David M. Kramer
Hannah Distinguished Professor in Photosynthesis and Bioenergetics
Department of Biochemistry & Molecular Biology
Energetics and control of photosynthesis electron and proton transfer reactions reactive oxygen generation the conversion of light energy by plants into forms usable for life understanding the processes involved at both molecular and physiological levels, how they are regulated and controlled how these processes define the energy budget of plants and the ecosystem how plants have evolved to support life in extreme environments
Among the tools used in Dr. Kramer’s lab are spectroscopic approaches including absorption, fluorescence, circular dichroism and electron spin resonance (EPR) applied to isolated membranes, organelles and intact plants. Students in the laboratory gain wide exposure to biophysical techniques and the important area of bioenergetics.
My laboratory seeks to understand how plants convert light energy into forms usable for life, how these processes function at both molecular and physiological levels, how they are regulated and controlled, how they define the energy budget of plants and the ecosystem and how they have adapted through evolution to support life in extreme environments. Some of the specific projects are outlined below.
The multiple roles of the thylakoid proton motive force
Energy conversion by the chloroplast involves capture of light energy and its funneling through a series of pigment-excited states, electron and proton transfer reactions, ultimately into the NADP+/NADPH and ATP/ADP + Pi couples. In this way, photosynthesis drives essentially all biochemistry in our ecosystem. Many of the intermediates in energy conversion are also quite reactive, and at sufficiently high concentrations they can destroy the photosynthetic apparatus (photoinhibition or photodamage) or even kill the plant. To prevent photoinhibition, the efficiency of the light harvesting complexes is down-regulated via the dumping of excitation energy harmlessly as heat. This, of course, lowers the efficiency of photosynthesis, but prevents photodamage.
There are strong indications that the balancing of photoprotection and photochemical efficiency is important for acclimation to environmental challenges. We are focusing on the dual role of the transthylakoid proton gradient, or proton motive force (pmf), which serves a pivotal role in this balancing act, both as a key intermediate in energy conversion, driving the synthesis of ATP, as well as the trigger for initiation of NPQ. New research on the structure and function of the ATP synthase and the cytochrome b6f complex, as well as on the nature of the proton motive force, has begun to reveal how pmf balances these two key roles.
The mechanisms of the electron transfer-coupled proton pumps
To make ATP, the chloroplast couples exergonic electron transfer reactions to translocation of protons across the thylakoid membrane. The resulting pmf is used to drive the endergonic synthesis of ATP. We have focused on the reactions of the cytochrome b6f complex and related cytochrome bc1 complexes (of bacteria and mitochondria). These enzymes oxidize hydroquinones (quinols) and reduce soluble electron carriers. The energy released in this process is used to pump protons, probably via a mechanism called a Q-cycle, which is responsible for producing about one-third of all of the ATP in plants. Under adverse conditions, the cytochrome b6f/bc1 complexes can also produce, as a byproduct, superoxide, which in turn can lead to diseases, including some associated with aging in humans. To understand (and potentially control) these processes, we are investigating the molecular structure and mechanism of these complexes using a range of biophysical and molecular techniques.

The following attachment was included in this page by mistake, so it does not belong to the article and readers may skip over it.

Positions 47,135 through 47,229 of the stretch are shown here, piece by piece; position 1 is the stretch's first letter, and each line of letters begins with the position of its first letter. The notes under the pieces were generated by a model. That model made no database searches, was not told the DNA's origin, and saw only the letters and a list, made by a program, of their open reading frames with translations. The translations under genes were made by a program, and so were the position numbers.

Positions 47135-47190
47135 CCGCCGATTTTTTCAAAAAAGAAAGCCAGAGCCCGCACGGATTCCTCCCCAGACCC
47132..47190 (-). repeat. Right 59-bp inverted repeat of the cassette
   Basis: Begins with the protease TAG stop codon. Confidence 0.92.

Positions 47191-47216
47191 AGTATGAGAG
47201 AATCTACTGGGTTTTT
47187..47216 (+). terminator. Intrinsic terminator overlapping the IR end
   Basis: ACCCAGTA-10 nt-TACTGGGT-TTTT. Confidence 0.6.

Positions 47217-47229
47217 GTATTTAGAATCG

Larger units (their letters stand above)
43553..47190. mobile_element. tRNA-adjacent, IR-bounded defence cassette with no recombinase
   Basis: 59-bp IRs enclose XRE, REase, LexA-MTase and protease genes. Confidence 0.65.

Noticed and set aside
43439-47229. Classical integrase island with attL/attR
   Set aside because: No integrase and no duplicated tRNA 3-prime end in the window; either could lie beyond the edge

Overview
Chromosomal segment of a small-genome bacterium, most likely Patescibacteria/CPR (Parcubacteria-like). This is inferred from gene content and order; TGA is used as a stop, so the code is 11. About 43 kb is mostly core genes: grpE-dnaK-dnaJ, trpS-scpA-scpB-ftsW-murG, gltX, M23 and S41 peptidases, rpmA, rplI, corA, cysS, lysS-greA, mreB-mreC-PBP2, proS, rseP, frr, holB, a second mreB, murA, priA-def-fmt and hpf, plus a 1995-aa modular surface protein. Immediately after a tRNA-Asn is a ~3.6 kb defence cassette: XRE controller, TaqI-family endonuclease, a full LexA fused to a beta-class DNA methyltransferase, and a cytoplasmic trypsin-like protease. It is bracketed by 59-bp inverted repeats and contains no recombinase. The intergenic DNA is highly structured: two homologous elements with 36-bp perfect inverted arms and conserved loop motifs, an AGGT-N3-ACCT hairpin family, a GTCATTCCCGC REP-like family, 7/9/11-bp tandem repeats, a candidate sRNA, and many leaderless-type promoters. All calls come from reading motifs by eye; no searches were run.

Proton-coupled electron transfer reactions in energy conversion
It has been shown that key reactions in these complexes are a special type of electron transfer reaction, called a proton-coupled electron transfer reaction (PCET). Although applicable theory exists for straightforward electron transfer (ET), PCET is much more complex. We have been investigating PCET using a synthetic photoactive mimic of the Qo site of the cytochrome bc1 and b6f complexes.
How photosynthesis works in vivo
Ultimately, we aim to understand how the specific molecular mechanisms of the photosynthetic system determine how the plant survives and grows. This approach is enabled by our development of novel spectroscopic techniques that allow us to observe specific photosynthetic reactions both in isolated systems (which are easily manipulated), and in living plants. With these tools, we are now able to monitor many of the photosynthesis reactions in living plants under natural conditions. This allows us to test whether models developed on isolated systems truly operate in vivo. In some cases, such studies have led us to new conclusions about how enzymes operate at the molecular level. Finally, the technology developed through these efforts has potential applications in plant breeding and precision farming, by giving growers the ability to rapidly assess the physiological status of plants.
Lab: (517) 432-0071
Center for Advanced Algal and Plant Phenotyping
For research, plants are frequently grown under stable lighting, which does not reflect natural conditions. In a series of experiments with changing light conditions, simulating the natural interplay of light and shadow, researchers from the Max Planck Institute of Molecular Plant Physiology in Potsdam-Golm and the College of Natural Science at MSU reveal the importance of two key proteins for the dynamic control of photosynthesis.
Donghee Hoh is the 2022 recipient of the Kende Award, which acknowledges the best doctoral dissertation in plant sciences at Michigan State University over the last two years